NAFB members covering the American Farm Bureau Federation’s 100th annual convention, held January 2019 in New Orleans, were treated to a ghost and vampire tour of the French Quarter by the Big Easy’s premiere vampire Lord Chaz. New Orleans boasts a colorful and often-tragic history. Tour participants heard of infamous murders, suicides, and other tragedies that have inspired such famous authors as Anne RicePoppy ZBrite, and Robert Lynn Aspirin.

Carey Martin (Voice of Louisiana Agriculture Radio Network) organized the two-hour tour on both Saturday and Sunday nights of the convention. The tour took broadcasters and Farm Bureau media staff through the streets of New Orleans’ French Quarter to explore many unsolved murders and haunted buildings on the original streets of the Crescent City.

Lorrie Boyer (KSIR, Fort Morgan, Colorado) started her career in ag media right out of college in 1996 with a degree in technical journalism, specializing in agriculture. She started as a writer for the Ag Journal in La Junta, Colorado. In the meantime, her mom had told her several times that she needed to be in radio. One day, as Lorrie was listening to a local radio station in Lamar, Colorado, she heard an ad saying they were looking for an on-air assistant. After seven months of commuting from McClave to La Junta, and after working very late into the night, she decided to apply

“To be honest, my plan in life after high school was never to be in radio; I hated talking in front of people, but here we are,” said new NAFB member Travis Cleven (WTAQ/DEZ, Green Bay, Wisconsin). Travis grew up in Morrison, Wisconsin, where there are 200 people. “In our town we have a church, an herb shop, a funeral home, a bar, a gas station, and an RV salesman. All of the essentials,” he said. “I was born and raised on my parents’ custom calf raising business, Quiet Crest Farm.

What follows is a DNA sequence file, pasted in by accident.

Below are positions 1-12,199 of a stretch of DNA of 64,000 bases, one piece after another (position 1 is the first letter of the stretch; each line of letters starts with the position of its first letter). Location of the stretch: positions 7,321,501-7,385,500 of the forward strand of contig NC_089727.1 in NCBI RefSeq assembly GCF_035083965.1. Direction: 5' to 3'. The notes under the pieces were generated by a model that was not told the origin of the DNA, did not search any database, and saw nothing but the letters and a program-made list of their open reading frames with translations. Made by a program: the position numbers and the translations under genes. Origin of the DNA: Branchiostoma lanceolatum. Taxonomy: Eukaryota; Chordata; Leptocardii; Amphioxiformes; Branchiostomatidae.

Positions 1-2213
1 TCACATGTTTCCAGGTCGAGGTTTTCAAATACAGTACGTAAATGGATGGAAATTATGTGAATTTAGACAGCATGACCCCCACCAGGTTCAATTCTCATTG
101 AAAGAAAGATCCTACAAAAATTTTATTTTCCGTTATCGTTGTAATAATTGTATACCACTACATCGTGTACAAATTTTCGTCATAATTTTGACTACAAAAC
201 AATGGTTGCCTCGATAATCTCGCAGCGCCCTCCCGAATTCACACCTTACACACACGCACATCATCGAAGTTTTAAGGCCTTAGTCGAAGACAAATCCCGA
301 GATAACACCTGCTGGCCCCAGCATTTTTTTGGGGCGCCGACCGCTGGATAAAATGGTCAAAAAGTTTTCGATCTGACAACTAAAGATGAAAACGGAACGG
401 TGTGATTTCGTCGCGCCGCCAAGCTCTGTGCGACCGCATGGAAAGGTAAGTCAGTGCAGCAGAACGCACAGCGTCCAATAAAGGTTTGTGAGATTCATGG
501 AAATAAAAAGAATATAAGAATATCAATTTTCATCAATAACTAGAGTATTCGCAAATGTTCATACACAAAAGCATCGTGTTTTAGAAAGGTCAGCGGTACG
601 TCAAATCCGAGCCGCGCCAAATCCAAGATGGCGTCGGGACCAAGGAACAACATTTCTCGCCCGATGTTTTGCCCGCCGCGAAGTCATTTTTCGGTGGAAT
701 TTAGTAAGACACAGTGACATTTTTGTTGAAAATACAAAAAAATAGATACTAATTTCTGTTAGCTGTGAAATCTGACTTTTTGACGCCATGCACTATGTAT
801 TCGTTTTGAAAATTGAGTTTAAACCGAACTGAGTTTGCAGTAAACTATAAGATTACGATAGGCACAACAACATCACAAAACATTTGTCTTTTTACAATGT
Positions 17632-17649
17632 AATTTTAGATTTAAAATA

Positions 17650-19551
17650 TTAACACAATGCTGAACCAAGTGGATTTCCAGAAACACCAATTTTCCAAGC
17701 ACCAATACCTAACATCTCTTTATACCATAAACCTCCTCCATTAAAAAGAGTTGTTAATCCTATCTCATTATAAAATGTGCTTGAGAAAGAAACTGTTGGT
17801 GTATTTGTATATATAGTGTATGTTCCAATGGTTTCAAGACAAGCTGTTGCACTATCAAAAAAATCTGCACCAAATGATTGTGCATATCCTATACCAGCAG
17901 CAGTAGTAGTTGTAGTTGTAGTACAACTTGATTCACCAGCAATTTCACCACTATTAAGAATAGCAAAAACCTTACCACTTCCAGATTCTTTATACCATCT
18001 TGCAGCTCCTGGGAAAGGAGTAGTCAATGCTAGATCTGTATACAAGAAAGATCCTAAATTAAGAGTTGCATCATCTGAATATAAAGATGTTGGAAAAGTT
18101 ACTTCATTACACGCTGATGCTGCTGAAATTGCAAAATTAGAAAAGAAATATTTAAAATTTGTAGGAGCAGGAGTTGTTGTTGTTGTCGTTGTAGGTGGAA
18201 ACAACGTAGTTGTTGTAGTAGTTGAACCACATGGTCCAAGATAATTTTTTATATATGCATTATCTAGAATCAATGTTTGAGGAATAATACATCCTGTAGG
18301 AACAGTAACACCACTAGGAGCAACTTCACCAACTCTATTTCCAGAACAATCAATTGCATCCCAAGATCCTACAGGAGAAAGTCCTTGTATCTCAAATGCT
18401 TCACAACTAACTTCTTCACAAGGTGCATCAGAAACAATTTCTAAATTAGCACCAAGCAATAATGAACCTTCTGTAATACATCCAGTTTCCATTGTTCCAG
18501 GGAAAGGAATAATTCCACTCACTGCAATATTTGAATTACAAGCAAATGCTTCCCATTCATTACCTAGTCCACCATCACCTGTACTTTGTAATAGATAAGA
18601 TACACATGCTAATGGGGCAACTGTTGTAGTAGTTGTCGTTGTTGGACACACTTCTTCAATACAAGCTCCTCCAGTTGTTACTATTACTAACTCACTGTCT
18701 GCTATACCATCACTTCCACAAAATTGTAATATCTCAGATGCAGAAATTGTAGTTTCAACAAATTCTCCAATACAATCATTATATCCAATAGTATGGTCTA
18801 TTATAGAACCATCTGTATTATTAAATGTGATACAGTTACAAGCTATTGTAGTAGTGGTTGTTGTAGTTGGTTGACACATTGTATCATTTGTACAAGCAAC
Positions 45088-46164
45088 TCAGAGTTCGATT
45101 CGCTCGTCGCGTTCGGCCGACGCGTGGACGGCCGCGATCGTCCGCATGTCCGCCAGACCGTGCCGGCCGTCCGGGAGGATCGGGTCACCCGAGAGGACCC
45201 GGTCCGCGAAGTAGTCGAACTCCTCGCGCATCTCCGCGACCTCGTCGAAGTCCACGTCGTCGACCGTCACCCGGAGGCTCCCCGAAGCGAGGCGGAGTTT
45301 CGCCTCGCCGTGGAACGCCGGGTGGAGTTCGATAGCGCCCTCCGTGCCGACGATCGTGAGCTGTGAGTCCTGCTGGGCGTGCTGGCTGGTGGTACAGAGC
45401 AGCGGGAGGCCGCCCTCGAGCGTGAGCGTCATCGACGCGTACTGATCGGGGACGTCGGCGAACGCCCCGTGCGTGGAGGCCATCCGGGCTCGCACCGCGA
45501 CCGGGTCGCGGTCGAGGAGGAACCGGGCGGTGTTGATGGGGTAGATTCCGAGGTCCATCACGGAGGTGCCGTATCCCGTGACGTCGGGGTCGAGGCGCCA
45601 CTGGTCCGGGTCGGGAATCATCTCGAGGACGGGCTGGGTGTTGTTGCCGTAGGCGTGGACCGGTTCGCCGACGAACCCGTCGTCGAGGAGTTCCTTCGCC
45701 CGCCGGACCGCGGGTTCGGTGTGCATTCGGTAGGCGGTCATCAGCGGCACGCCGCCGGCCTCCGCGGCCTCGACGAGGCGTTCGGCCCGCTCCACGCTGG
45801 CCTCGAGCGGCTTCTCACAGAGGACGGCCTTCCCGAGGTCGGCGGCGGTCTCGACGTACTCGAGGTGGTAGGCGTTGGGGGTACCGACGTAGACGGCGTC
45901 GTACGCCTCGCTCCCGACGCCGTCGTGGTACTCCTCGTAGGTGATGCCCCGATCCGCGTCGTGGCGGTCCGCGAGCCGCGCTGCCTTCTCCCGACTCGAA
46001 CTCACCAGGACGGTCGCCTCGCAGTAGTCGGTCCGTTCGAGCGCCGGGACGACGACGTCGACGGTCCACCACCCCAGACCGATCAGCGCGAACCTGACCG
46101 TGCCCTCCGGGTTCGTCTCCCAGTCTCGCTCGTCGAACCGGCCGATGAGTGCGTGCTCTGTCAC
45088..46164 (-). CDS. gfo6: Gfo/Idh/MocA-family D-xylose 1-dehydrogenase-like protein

“I started my radio career in the heart of wheat country, but not in agriculture news,” said Glenn Vaagen (Washington Ag Network, Pasco, Washington).  “I got my first radio job in at a country station in Colfax, Washington, not too far from both Washington State University and the University of Idaho. At first, I planned to be the next big country DJ; but soon after starting, I was bitten by the news bug. It was in Colfax that I helped launch my first news product: a three-hour morning news program on KMAX-AM. 

Ken Root (Iowa Agribusiness Radio Network, Dyersville, Iowa) has started a new weekend radio show.  He says it is a half hour that is a little lighter than weekday fare and has some humor and some inspiration. On the week that Judge Brett Kavanaugh was being grilled by the Senate Judiciary Committee, Ken's song of the week was I Like Beer by Tom T. Hall.

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